First things first. I made a promise to fellow opera enthusiast Jeannette Winner that before I reviewed last Saturday's opera specifically, I would discuss how wonderful the experience of seeing opera broadcasts live from the Metropolitan Opera in New York City is, with the hopes of attracting more local music lovers to the events.
I've gone to about 20 broadcasts of operas at local movie theaters over the last couple of years and I am absolutely in love with the experience.
From the beginning of the broadcast, when the cameras scan the theater (sometimes hilariously catching opera lovers up-close and unprepared as they chat and get settled in), through the unscripted, behind-the-scenes interviews with the out-of-breath singers during the intermissions, and, of course, to the dramatic conclusions of the world-class productions, I love all of it.
The Metropolitan Opera’s new production of Verdi’s “Un Ballo in Maschera (A Masked Ball)” was broadcast live at the Digiplex Cinema Center, 300 W. Fourth St., and The Great Escape Theater, 965 Lycoming Mall Circle, Muncy, last Saturday.
The "Live from the Met" events let music lovers experience the operas almost as if they were movies, allowing them to see each expression on the faces of the singers (I swear I saw a blood vessel burst in Johan Botha's eye during the performance of "Otello"!) and to feel like they're onstage with them - things that people who are actually at the Met can't even experience. The programs also are elevating the level of culture across the globe by providing people with top-of-the-line opera productions that they otherwise might not have access to.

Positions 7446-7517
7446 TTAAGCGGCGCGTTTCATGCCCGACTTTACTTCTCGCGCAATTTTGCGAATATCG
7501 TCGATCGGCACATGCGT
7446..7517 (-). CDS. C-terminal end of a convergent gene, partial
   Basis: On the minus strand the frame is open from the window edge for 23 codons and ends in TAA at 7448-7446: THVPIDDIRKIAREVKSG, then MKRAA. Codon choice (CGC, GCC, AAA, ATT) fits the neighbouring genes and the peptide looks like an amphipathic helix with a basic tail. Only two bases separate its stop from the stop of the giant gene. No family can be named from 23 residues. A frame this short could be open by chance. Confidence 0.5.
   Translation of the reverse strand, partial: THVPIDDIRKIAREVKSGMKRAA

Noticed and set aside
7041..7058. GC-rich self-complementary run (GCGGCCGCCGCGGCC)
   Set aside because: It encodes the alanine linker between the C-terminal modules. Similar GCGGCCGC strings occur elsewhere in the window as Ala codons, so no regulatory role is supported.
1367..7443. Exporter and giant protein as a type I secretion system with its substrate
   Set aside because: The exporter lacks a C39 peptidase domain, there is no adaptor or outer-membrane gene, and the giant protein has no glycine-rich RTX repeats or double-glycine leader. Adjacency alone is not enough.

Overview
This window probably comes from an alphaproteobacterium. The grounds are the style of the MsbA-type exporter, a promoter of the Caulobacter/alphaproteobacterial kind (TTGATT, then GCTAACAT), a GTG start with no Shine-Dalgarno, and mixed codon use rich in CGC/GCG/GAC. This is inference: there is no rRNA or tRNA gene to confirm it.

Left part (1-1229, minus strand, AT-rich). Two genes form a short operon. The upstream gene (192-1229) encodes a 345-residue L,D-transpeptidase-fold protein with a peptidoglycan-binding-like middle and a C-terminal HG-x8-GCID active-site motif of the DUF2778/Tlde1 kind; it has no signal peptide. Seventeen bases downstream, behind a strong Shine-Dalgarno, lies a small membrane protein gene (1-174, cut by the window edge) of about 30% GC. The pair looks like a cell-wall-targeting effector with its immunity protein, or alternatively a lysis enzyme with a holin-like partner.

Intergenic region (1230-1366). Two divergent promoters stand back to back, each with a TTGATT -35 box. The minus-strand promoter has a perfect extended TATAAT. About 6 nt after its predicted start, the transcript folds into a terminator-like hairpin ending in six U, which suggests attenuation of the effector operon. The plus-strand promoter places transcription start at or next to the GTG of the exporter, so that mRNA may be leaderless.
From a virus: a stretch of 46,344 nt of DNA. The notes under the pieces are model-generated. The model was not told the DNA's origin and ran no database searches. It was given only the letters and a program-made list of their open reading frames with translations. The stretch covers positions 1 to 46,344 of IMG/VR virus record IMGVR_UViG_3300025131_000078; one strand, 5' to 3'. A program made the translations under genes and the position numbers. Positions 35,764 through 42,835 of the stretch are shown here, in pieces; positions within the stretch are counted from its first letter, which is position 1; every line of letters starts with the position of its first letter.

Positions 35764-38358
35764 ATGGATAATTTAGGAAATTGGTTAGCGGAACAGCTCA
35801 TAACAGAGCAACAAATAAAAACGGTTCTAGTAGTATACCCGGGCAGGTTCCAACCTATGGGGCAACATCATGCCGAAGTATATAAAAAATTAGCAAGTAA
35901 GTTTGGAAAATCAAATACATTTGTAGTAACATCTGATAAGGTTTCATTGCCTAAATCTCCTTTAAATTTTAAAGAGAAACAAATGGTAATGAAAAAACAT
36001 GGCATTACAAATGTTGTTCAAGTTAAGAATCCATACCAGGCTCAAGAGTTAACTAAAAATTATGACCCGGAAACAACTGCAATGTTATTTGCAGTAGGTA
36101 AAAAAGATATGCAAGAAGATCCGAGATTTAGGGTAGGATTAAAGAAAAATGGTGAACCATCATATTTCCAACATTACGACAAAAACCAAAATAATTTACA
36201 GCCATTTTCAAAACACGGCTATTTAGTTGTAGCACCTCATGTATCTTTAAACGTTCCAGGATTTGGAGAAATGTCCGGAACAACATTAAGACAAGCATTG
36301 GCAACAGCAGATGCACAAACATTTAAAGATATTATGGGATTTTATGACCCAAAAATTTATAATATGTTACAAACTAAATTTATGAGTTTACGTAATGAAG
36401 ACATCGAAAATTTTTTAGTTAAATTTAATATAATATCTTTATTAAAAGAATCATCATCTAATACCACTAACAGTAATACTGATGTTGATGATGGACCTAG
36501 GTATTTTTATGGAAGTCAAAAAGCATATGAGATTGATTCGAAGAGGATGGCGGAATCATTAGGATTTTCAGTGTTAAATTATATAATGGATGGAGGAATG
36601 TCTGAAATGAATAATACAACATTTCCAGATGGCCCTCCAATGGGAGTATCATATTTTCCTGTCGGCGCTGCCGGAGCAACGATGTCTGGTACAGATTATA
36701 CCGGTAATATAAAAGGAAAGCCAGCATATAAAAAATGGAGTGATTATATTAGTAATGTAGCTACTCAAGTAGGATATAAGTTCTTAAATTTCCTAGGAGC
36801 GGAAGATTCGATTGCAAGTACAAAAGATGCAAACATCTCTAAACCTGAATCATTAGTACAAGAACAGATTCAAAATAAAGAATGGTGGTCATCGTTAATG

I'm not saying that you won't be bored, especially if you don't normally experience opera. But I'm asking you to risk being bored to expand your palette and open yourself up to a whole new world of brilliant art. Once you get used to the aesthetic, I promise that there are great rewards for your attention.
The next opera is Verdi's "Aida," which will be presented at 12:55 p.m. Saturday at the Digiplex Cinema Center, 300 W. Fourth St., and The Great Escape Theater, 965 Lycoming Mall Circle, Muncy.
'Un Ballo in Maschera'
The Met's new production of Verdi's "Un Ballo in Maschera (A Masked Ball)" began with a bang and one of the most lively opera scenes I've seen. It features a booming chorus, dazzling choreography, a mysterious, somewhat androgynous character with wings (performed by the refreshingly playful Kathleen Kim) and galloping songs that amounted to one fun and effective presentation.
Granted, the 20th century atmosphere of this 19th century opera is a little confusing, but once you get used to the '30s gangster attire and the stark, modern, surrealist sets, you're in for a forceful trip and ready to be hypnotized by mezzo-soprano Stephanie Blythe as the satanic fortune teller, baritone Dmitri Hvorostovsky as Renato, the king's right-hand man who is betrayed by his leader, versatile tenor Marcelo Alvarez as the lustful king, and soprano Sondra Radvanovsky, as Amelia, the woman torn between her two lovers.
The production's fantastic conclusion fulfills the promise of its beginning and its name, with a gothic masquerade ball that features a king hidden in a crowd, skull masks abound and an eventual murder.
"Un Ballo" apparently received boos during it's opening night at the Met - maybe due to its musical-like choreography? - but as David Patrick Stearns said for his review on WQXR-FM New York's website, the jeers weren't deserved. This was certainly one of the best times I've had at a "Live from the Met" broadcast and I can't wait to see "Aida" Saturday.